Florida’s workers’ compensation system, located in Chapter 440 of the Florida Statutes, follows its own unique set of rules and procedures. One of the more unusual and challenging is the limitation set forth in section 440.13(5)(e) regarding who may provide expert medical opinions:
No medical opinion other than the opinion of a medical advisor appointed by the judge of compensation claims or the department, an independent medical examiner, or an authorized treating provider is admissible in proceedings before the judges of compensation claims.
Following an industrial accident, “the employer shall furnish to the employee such medically necessary remedial treatment, care, and attendance for such period as the nature of the injury or the process of recovery may require….” Section 440.13(2)(a), Fla. Stat. (2022).
For a variety of reasons, employers sometimes fail or refuse to meet this responsibility. When they do, 440.13(2)(c) allows employees to “obtain such initial treatment at the expense of the employer, if the initial treatment or care is compensable and medically necessary and is in accordance with established practice parameters and protocols of treatment as provided for in this chapter.” This medical care is commonly referred to as “self-help.”
Medical testimony is required to resolve most workers’ compensation disputes. Who may testify is controlled by section 440.13(5)(e), Florida Statues. In Hidden v Day & Zimmerman, 202 So.3d 441 (Fla. 1st DCA 2016), the Court said that “the employee could designate the self-help doctor as his or her IME, thereby making the doctor’s opinion admissible under section 440.13(5)(e)….” Id. at 443.
While this pronouncement in its undiluted form would make things easier for claimants, its practical application may not be as broad as it reads.
Section 440.13(5)(a) says this about treaters being IMEs: “If the parties agree, the examiner may be a health care provider treating or providing other care to the employee.” This suggests that if the employer/insurance carrier (E/C) does not agree, the self-help medical provider cannot be the IME. If for no other reason than to make things more expensive and difficult for claimants, more times than not E/C will not let treating self-help doctors be IMEs.
Also working against a broad interpretation of the Hidden pronouncement is this language from 440.13(5)(a): “The independent medical examiner may not provide followup care if such recommendation for care is found to be medically necessary.” This language gives the impression that the IME doctor is considered a one-time shot rather than a provider who has given care in the past or will be providing care in the future.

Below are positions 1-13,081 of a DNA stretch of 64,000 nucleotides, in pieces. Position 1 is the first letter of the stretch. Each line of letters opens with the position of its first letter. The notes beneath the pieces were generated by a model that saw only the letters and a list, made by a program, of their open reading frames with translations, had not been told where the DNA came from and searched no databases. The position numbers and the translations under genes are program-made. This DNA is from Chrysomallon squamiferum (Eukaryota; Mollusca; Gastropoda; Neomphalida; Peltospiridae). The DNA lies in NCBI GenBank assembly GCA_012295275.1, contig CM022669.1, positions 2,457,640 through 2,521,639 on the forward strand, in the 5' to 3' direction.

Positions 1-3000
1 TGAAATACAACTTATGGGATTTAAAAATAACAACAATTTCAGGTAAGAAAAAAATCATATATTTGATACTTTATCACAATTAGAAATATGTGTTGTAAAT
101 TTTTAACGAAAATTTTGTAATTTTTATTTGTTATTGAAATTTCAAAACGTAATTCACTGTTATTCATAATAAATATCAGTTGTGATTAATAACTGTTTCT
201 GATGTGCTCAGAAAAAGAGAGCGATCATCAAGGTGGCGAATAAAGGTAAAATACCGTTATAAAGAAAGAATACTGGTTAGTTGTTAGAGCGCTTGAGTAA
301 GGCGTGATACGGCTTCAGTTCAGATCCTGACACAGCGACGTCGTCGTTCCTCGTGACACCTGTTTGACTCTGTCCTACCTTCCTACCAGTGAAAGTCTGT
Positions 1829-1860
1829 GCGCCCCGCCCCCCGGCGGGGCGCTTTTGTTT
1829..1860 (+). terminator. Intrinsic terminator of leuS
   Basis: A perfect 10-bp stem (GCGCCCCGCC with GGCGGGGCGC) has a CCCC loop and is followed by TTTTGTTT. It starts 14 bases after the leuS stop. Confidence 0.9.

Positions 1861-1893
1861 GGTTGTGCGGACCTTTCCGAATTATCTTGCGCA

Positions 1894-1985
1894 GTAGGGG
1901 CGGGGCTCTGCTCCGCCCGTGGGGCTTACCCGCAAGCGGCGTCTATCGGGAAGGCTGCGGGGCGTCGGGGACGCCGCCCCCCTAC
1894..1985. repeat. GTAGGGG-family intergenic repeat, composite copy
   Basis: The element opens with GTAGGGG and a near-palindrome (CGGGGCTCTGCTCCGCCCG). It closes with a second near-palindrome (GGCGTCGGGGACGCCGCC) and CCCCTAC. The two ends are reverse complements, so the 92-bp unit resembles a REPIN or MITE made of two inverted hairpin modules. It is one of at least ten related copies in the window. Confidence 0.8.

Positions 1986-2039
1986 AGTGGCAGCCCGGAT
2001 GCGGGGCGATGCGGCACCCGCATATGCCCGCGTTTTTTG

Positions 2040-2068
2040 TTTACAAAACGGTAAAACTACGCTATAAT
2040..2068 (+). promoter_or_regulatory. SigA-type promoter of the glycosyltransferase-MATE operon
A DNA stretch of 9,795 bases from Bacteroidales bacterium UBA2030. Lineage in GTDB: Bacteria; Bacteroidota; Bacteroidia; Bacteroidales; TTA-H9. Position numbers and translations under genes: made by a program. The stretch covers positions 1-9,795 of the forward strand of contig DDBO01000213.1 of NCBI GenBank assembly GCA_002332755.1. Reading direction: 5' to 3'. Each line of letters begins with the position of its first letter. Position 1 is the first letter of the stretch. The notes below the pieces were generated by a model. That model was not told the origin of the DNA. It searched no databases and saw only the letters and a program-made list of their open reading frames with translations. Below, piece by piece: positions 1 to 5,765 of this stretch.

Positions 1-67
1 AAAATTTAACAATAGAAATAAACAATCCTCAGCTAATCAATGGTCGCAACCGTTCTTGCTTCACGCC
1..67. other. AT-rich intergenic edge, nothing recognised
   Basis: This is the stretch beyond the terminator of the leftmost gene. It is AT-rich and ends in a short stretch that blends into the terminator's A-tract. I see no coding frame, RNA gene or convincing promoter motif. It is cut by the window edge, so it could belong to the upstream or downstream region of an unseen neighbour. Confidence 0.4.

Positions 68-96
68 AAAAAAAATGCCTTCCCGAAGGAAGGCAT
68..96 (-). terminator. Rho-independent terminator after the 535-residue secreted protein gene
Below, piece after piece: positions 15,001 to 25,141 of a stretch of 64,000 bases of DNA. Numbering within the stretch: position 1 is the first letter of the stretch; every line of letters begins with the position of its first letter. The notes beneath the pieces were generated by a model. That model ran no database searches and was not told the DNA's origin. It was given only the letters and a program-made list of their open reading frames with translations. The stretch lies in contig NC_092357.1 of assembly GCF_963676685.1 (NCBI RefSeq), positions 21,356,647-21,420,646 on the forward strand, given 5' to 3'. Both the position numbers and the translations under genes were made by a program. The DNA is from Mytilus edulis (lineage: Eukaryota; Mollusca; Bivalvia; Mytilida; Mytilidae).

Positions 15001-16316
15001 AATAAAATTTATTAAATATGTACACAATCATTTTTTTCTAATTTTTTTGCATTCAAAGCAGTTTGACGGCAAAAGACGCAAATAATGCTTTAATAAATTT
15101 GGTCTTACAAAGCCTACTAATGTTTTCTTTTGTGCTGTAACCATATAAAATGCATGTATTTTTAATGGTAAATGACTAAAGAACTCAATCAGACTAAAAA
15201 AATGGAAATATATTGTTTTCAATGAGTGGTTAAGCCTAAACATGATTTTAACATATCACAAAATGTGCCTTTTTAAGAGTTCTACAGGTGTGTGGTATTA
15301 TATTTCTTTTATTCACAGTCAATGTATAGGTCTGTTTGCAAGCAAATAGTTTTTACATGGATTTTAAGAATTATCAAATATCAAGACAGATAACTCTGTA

Another sticking point is this section of 440.13(5)(a):
The party selecting the independent medical examination shall identify the choice of the independent medical examiner to all other parties within 15 days after the date the independent medical examination is to take place. Failure to timely provide such notification shall preclude the requesting party from submitting the findings of such independent medical examiner in a proceeding before a judge of compensation claims.
In the case of a self-help medical provider, on what date has the independent medical examination taken place? Is it the first time the claimant is treated? The last time? Somewhere in between?
It is too risky to simply show up on the day of trial hoping the self-help doctor will be allowed to testify as an IME. Instead, it is advisable to get a court ruling or E/C’s agreement in advance. It also is possible E/C will inadvertently waive its objection in the pretrial stipulation if the self-help is designated as the IME. Because of the uncertainties and hassles, most claimant attorneys wisely opt to select a different doctor to perform the IME exam.
Not long ago, any and every doctor who examined the claimant was authorized to testify. While judges may have limited the medical testimony based on matters of redundancy or qualifications, this was a judgment call rather than an arbitrary rule created by Republican legislators to hinder the claimant’s ability to present probative evidence.
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Jeffrey P. Gale, P.A. is a South Florida based law firm committed to the judicial system and to representing and obtaining justice for individuals – the poor, the injured, the forgotten, the voiceless, the defenseless and the damned, and to protecting the rights of such people from corporate and government oppression. We do not represent government, corporations or large business interests.
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